University of Limerick
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Growth rates and feeding management of Irish thoroughbred foals

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posted on 2022-11-03, 09:43 authored by Róisín Griffin
Limited studies have focused on the growth of Irish Thoroughbred (TB) foals. The objectives of this study were to track the growth of foals and to monitor growth rates based on nutritional intakes. The growth of 72 foals, on eight Irish stud farms were monitored monthly from birth to six months of age. Body weight (BW), average daily gain (ADG), wither height (WH), body length (BL), heart girth (HG) and cannon bone circumference (CC) were measured monthly. Representative samples of grass, conserved forages and feed offered to foals were taken and grazing grass heights were measured at each visit. Managers completed daily feed budget calendars for all foals. DM, OM, CP, NDF, ADF, ADL and GE contents of all samples were analysed. Data was checked for normality and statistically analysed using appropriate tests in SPSS. Mean foal birth weight was 53.9 ±1.57 kg. From one to six months of age, BW increased by 150% from 101.1 ±1.99 kg to 253.2 ±2.82 kg (P<0.001), ADG decreased by 54% from 1.52 ±0.059 kg/day to 0.69 ±0.044 kg/day at 6 months of age (P<0.001). The ADG of colts decreased linearly, however, the ADG of fillies was more variable. WH increased by 19.1% over the study period (112.8 ±0.59 cm at 1 month to 134.3 ±0.45 cm at 6 months; P<0.001), HG increased by 34.8% (101.0 ±1.52 cm at 1 month to 136.1 ±0.70 cm at 6 months; P<0.001), BL increased by 11.3% (94.2 ±0.71 cm at 1 month to 131.5 ±0.57 cm at 6 months; P<0.001). Gender did not have a significant effect on the growth of foals. CC increased by 24.8% over the study period (12.5 ± 0.10 cm at 1 month to 15.6 ± 0.09 cm at 6 months of age; P<0.001), gender however, had a significant effect on the CC of all foals (P<0.05). Post foaling, the median hours spent grazing was four hours/day. This increased to 17 hours at two months of age and from four to six months of age, all study foals were grazing for 24 hours/day. This coincided with a 306.3% increase in BW. Mean grass heights were 14.6 ±0.36 cm; ranging from 6.4 cm to 24.6 cm across the study period. Highest grazing heights of 17.4 ±3.52 cm were recorded in June. Mean DM content of grass offered to foals was 23.7 ±0.59%; highest grass DM of 33.2 ±0.80% was recorded in June. The NDF and ADF content of the grazing sward ranged from 454.1 ±1.30% and 19.4 ±0.47%, respectively, in April, to 56.2 ±0.78% and 19.2 ±0.46%, respectively, in October. CP in the grazing sward was highest (19.0 ±0.72%) during the early and latter ends of the grazing period, decreasing to 13.5 ±0.76% in June, while mean GE of the grazing sward was 17.9 ±0.04 MJ/kg. Growth rates showed variation which could be a reflection of the changing nutritional intake over the grazing season. Foal BW and ADG were significantly correlated with quantities of CP, GE and NDF offered to foals on a daily basis from the grazing sward. Regression analysis was used to model foal BW based on age. The best fit models were quadratic (R2 = 0.896, P <0.001), cubic (R2 = 0.896, P <0.001), power (R2 = 0.892, P <0.001) and linear equations (R2 = 0.886, P <0.001). Resulting BW prediction equations were formulated. In conclusion, during the first six months of life, Irish TB foals grow in proportion, overall the growth of colts was similar to those of fillies. The growth of foals was significantly correlated to grass quality and quantity. Foal BW was accurately predicted by age.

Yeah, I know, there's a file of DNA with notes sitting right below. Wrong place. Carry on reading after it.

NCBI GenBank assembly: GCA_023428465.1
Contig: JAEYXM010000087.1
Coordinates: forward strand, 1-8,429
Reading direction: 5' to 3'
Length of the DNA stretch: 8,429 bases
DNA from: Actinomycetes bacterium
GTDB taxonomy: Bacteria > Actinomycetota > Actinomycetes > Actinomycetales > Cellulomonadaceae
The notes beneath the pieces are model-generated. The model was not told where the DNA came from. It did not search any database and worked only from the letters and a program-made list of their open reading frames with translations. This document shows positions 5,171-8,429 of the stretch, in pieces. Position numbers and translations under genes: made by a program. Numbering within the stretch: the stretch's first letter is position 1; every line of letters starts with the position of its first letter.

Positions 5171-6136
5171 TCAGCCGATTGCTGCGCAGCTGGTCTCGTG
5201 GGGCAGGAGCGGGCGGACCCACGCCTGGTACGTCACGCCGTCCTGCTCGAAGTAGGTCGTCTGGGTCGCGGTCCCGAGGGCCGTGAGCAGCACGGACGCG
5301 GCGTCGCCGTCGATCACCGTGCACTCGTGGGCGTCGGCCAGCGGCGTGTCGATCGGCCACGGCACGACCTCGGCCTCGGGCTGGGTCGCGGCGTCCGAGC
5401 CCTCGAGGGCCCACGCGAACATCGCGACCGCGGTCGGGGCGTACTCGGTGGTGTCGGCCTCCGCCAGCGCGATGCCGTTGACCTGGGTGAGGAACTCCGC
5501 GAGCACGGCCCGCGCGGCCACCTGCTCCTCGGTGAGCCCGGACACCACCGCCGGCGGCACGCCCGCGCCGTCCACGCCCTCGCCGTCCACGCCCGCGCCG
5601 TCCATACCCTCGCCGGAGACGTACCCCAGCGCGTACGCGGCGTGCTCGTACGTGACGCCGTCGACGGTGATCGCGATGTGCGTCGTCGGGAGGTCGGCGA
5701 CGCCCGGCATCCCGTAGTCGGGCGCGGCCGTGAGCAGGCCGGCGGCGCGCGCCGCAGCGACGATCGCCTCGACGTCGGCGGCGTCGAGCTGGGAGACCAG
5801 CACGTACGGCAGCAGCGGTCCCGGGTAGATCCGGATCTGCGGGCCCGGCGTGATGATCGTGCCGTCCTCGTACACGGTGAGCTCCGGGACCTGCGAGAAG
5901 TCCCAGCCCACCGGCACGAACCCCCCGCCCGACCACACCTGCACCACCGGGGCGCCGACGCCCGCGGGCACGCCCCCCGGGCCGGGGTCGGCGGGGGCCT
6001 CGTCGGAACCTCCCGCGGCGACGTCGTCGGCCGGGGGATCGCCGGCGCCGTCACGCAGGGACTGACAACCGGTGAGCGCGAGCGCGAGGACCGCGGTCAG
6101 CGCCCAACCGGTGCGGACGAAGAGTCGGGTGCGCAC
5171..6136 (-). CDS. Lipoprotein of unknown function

• Master (Research)

First supervisor

Younge, Bridget A.





Department or School

  • Biological Sciences

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